May 1940: The Zuid Ginkel inn and three fallen Hussars
Several Hussars (soldiers on bicycles and horses) were stationed in the barracks in Ede in May 1940. When the Germans invaded the Netherlands in the night of 10 May 1940, their job was to buy as much time as possible so that the main defence on the Grebbe line could be set up.
The German advance guard arrived at Ginkel Heath at the end of the afternoon, comprising motorcyclists, five armoured vehicles and six anti-tank guns. A patrol of four Hussars took up their position at the Zuid Ginkel inn (Herberg Zuid Ginkel). Cornet Count van Limburg Stirum had his troops fire at the Germans from the top floor with light machine guns. The Germans stopped.
The cornet decided to withdraw according to orders. Suddenly, German motorcyclists approached the inn from the Wijde Veldweg road. They had driven to the sheep pen under cover of the row of trees along the sheep pasture. To give his men the opportunity to get away, the cornet fired at the Germans with the light machine gun.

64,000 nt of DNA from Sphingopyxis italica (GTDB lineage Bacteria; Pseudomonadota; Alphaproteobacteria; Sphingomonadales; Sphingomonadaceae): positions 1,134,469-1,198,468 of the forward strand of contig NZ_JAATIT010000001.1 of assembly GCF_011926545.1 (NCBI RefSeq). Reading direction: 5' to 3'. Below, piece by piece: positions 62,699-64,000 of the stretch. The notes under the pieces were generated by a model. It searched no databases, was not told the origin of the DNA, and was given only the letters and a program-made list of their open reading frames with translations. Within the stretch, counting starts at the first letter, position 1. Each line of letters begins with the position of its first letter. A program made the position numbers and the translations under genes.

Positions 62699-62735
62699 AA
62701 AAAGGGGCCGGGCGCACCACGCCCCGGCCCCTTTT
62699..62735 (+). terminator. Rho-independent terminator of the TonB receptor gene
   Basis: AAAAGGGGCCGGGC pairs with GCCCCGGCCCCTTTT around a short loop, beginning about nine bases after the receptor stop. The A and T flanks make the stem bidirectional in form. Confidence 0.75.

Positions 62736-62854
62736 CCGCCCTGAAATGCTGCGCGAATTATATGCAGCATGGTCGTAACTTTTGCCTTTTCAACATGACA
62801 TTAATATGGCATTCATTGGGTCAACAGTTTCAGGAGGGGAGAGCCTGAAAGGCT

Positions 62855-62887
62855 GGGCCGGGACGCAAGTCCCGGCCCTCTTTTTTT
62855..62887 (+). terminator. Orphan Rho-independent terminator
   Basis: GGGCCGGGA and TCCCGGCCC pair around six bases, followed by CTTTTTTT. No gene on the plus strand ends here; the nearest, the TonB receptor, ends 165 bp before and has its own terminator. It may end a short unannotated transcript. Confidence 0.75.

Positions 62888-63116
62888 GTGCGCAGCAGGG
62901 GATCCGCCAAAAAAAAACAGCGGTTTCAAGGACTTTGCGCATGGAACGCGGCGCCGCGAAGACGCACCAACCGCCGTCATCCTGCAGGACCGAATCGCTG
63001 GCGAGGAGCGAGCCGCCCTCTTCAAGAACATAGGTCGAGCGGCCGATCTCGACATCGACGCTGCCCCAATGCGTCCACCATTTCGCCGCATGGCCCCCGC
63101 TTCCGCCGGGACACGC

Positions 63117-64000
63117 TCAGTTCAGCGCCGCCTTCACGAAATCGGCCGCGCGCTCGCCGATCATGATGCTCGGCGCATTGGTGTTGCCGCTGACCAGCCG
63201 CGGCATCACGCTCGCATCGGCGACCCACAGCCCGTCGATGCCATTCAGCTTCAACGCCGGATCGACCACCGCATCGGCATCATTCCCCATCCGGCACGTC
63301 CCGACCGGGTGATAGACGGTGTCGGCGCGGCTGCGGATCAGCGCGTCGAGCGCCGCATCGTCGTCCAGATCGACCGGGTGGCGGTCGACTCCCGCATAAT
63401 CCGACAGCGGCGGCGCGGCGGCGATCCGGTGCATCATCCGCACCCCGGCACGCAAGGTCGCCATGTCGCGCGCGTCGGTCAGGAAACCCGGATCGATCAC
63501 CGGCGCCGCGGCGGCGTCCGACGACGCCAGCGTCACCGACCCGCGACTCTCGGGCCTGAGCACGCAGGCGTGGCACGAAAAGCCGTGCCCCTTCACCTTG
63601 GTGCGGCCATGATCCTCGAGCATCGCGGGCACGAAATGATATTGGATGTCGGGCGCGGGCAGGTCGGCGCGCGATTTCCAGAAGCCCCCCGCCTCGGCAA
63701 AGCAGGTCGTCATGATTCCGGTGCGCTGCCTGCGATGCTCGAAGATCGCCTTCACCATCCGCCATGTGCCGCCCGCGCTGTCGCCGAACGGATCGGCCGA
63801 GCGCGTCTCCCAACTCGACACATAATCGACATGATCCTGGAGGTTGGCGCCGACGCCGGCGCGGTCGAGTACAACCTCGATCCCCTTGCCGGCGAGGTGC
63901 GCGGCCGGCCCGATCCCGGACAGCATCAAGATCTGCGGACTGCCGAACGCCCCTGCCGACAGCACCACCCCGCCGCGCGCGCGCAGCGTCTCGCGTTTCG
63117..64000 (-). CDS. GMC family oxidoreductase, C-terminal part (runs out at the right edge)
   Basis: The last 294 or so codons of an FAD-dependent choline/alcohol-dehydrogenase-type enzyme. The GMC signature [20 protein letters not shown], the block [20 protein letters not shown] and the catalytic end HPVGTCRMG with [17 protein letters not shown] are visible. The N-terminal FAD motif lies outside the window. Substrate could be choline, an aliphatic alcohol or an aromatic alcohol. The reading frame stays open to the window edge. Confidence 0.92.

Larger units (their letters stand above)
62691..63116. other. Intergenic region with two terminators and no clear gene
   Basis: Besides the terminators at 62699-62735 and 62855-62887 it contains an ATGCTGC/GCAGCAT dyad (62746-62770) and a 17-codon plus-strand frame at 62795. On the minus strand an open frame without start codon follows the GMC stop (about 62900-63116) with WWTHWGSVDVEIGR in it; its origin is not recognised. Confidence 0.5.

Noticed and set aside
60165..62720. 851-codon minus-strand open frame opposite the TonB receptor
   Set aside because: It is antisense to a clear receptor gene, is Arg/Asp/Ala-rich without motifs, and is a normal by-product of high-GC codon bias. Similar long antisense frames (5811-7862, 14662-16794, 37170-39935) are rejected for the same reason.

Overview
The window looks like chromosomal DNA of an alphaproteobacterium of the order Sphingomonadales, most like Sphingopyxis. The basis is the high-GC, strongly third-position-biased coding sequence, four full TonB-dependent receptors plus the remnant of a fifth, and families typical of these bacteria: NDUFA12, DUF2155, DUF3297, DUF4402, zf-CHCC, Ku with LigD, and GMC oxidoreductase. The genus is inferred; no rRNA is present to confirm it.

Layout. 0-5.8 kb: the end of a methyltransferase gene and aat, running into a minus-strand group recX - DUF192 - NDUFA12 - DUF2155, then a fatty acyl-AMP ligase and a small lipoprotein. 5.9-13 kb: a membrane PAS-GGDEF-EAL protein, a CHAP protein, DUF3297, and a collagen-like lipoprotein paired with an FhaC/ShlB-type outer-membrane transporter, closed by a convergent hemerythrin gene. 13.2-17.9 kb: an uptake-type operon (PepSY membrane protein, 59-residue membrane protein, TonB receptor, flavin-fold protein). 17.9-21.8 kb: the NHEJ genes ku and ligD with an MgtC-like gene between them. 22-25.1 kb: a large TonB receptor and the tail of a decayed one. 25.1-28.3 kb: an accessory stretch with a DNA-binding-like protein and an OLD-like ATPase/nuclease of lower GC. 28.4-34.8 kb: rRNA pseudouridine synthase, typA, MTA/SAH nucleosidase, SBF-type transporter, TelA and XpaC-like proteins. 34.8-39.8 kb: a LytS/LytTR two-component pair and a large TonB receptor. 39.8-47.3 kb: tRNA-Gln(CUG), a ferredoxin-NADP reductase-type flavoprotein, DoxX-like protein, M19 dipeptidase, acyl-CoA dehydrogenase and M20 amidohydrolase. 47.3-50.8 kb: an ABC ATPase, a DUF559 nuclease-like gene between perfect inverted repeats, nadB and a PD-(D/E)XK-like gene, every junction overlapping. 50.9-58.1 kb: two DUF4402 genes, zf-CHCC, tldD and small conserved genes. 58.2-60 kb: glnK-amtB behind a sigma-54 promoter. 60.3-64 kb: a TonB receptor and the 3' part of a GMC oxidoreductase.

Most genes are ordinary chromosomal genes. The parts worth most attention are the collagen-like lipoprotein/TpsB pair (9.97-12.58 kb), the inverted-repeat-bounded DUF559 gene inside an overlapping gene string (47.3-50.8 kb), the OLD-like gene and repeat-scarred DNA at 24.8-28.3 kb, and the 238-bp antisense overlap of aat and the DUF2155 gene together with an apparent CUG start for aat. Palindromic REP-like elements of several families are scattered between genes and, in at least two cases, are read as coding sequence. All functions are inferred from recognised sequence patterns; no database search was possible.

After running out of ammunition, he gave up and surrendered. He was shot at the front door without a second thought. Corporal Bonkerk and Hussar Dijkers met the same fate at the side door. Inside, the innkeeper Kramer hid the fourth man, Hussar Kuperus.
Shortly thereafter, the area surrounding the inn came under Dutch artillery fire. The Germans headed in the direction of Planken Wambuis. Hussar Kuperus saw an opportunity to escape via Kreelscheweg by bicycle, dressed in civilian clothes, and reach his unit in De Klomp.
The Zuid Ginkel inn, then & now
Not much is known about the history of the Zuid Ginkel inn, or the area known as De Ginkel. According to the land register, the current building was built in 1857– 1858.
Although the land register lists only heath prior to 1857, an old topographical map shows that a farm called ‘Ginkel’ existed a few dozen meters to the west. Former municipal archivist Jacob Das mentioned the existence of this map in two letters (1977 and 1982). This Ginkel farm also regularly appears in the archives from 1682 onward. This might explain why the current building is called ‘Zuid Ginkel’ (‘South Ginkel’). The Ginkel estate was a ‘wild and empty’ area in those days; the woods found there today are much younger. (source and more info: Ede municipal archives)